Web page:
How to Structure Engineering Teams
An Introduction to the Art and Science of Structuring Engineering Teams
In one of my previous essays, we explored how to build a team from scratch as a first-time manager. We analyzed some challenges and shared some tips on how to streamline this process.
Despite some of the hurdles we discussed, everything would be reasonably smooth at the beginning if you adhere to some of the best practices I shared. But then, at one point, your team will start growing and, let's say when it exceeds 5-7 people, you will begin to struggle.
Welcome to another manager's challenge: Structuring your Team!
As a manager, building an effective team is not a one-size-fits-all approach. Each team has its own unique story, influenced by various variables, and there's no universally applicable formula when it comes to structuring teams. Team structure plays a pivotal role in shaping the dynamics of a group, determining how members interact, collaborate, and make decisions.
In this essay, we will explore why it's important to give your team a well-thought-out structure, discuss different types of team structures, and delve into some essential principles for structuring and growing successful engineering teams.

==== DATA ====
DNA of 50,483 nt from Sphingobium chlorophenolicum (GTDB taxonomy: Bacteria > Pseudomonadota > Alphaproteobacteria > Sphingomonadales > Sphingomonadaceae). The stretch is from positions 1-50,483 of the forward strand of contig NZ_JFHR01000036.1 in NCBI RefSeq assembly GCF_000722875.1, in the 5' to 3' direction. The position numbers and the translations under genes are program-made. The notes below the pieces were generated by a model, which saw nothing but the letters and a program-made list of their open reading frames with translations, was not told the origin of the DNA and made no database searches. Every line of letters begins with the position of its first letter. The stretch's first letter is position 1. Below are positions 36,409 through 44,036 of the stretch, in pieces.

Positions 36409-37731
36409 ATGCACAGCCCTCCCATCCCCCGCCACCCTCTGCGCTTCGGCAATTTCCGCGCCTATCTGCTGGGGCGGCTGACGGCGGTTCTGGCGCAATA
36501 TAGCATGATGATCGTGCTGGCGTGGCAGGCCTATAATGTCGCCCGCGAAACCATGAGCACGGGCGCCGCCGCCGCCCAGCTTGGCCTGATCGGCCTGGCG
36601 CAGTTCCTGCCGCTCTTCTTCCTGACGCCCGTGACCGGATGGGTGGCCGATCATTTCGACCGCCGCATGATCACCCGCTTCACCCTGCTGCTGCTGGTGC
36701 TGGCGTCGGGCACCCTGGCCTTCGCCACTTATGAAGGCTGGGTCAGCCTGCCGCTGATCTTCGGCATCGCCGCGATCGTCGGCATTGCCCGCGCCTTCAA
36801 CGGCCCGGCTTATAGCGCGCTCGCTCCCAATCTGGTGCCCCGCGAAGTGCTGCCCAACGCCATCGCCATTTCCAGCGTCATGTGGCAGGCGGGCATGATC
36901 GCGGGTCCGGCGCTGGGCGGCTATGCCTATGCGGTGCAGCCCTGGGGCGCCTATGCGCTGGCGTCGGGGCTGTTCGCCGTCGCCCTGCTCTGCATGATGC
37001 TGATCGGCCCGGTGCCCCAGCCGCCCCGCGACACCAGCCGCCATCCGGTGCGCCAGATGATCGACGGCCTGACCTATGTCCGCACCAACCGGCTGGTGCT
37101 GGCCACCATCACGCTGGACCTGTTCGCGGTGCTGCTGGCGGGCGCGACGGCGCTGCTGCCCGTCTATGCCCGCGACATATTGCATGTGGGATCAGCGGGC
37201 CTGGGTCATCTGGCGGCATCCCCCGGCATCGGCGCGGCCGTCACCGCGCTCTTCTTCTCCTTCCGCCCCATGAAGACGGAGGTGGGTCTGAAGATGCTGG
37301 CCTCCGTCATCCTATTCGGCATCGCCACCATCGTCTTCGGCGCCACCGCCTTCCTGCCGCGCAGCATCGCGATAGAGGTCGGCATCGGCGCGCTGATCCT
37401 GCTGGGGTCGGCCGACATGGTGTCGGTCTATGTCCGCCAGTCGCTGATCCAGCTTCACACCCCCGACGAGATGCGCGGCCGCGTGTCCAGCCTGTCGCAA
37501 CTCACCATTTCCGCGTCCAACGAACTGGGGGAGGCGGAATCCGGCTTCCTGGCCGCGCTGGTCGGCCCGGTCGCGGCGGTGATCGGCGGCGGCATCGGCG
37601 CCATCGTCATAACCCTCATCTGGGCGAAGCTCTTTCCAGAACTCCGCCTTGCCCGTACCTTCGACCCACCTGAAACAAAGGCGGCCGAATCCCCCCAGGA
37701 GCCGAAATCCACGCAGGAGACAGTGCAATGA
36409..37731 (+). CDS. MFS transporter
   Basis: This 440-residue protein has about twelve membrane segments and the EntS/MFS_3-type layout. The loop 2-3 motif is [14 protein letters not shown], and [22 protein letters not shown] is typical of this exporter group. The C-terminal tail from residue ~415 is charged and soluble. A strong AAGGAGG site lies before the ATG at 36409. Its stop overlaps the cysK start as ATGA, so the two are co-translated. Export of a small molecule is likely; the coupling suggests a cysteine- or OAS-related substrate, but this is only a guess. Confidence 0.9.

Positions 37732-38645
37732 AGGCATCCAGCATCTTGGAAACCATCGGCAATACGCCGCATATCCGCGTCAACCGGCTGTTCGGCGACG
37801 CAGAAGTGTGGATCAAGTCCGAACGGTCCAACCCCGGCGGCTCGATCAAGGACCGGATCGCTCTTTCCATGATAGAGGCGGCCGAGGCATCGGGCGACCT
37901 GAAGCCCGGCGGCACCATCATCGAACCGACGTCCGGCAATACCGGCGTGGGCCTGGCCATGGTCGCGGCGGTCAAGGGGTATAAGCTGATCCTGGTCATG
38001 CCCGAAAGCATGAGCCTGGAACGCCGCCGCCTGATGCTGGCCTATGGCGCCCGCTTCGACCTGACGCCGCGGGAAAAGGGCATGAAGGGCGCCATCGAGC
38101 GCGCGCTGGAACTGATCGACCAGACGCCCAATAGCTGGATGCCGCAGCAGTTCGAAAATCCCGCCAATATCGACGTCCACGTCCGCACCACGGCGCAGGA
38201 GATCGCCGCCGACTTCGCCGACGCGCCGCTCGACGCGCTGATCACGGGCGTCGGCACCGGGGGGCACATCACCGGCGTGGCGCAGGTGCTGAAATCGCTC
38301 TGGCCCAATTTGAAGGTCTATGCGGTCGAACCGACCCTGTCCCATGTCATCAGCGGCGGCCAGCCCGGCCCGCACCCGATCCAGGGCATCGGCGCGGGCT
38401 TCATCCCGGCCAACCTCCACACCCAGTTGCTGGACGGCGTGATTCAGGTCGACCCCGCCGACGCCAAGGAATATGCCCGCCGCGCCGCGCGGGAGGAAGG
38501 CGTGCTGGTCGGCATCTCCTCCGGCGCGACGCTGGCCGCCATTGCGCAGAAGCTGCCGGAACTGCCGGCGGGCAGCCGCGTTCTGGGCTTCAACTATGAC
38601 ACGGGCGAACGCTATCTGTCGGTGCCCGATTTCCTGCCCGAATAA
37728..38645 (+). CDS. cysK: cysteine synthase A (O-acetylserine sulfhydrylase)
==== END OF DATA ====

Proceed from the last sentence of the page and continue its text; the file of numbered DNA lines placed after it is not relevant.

Our journey will include the following stops:
🧭 Understanding the importance of a team structure
🏗️ Exploring different types of team structures and when to use them
🔧 Learning how to decide the best structure for your team
🧭 Why your Team Needs Structure
Think of a team without a clear structure like a boat without a rudder. It floats around without a clear direction and hardly ever reaches its destination. A team's structure is like that rudder. It gives direction, defines roles, and helps team members work together more effectively.
The importance of team structure is well explained by Conway's Law. In 1967, Melvin Conway, a computer scientist, suggested that the way teams are structured directly affects the results they produce.
In his own words:
“Any organization that designs a system (defined broadly) will produce a design whose structure is a copy of the organization's communication structure.”
Conway's Law helps us understand how team structure influences product and software design and how you can use it to structure your teams.
Organizational Structure and Software Design
Your team's structure can shape the product you are working on significantly. For example, if you have a team with siloed divisions, your final product could likely reflect this segmentation, resulting in a disjointed user experience. On the contrary, a cross-functional team can lead to a more cohesive and seamless product. This is because the structure of your team dictates the flow of ideas and information, influencing the design and development process.
Understanding how team structure affects product design allows you to utilize this knowledge in building a more productive team. For instance, if you aim to create a product with various independent parts, it would be better to structure your team into smaller, autonomous units. In doing so, the structure of your team and your product will be harmoniously aligned, leading to a superior end product and a more efficient team.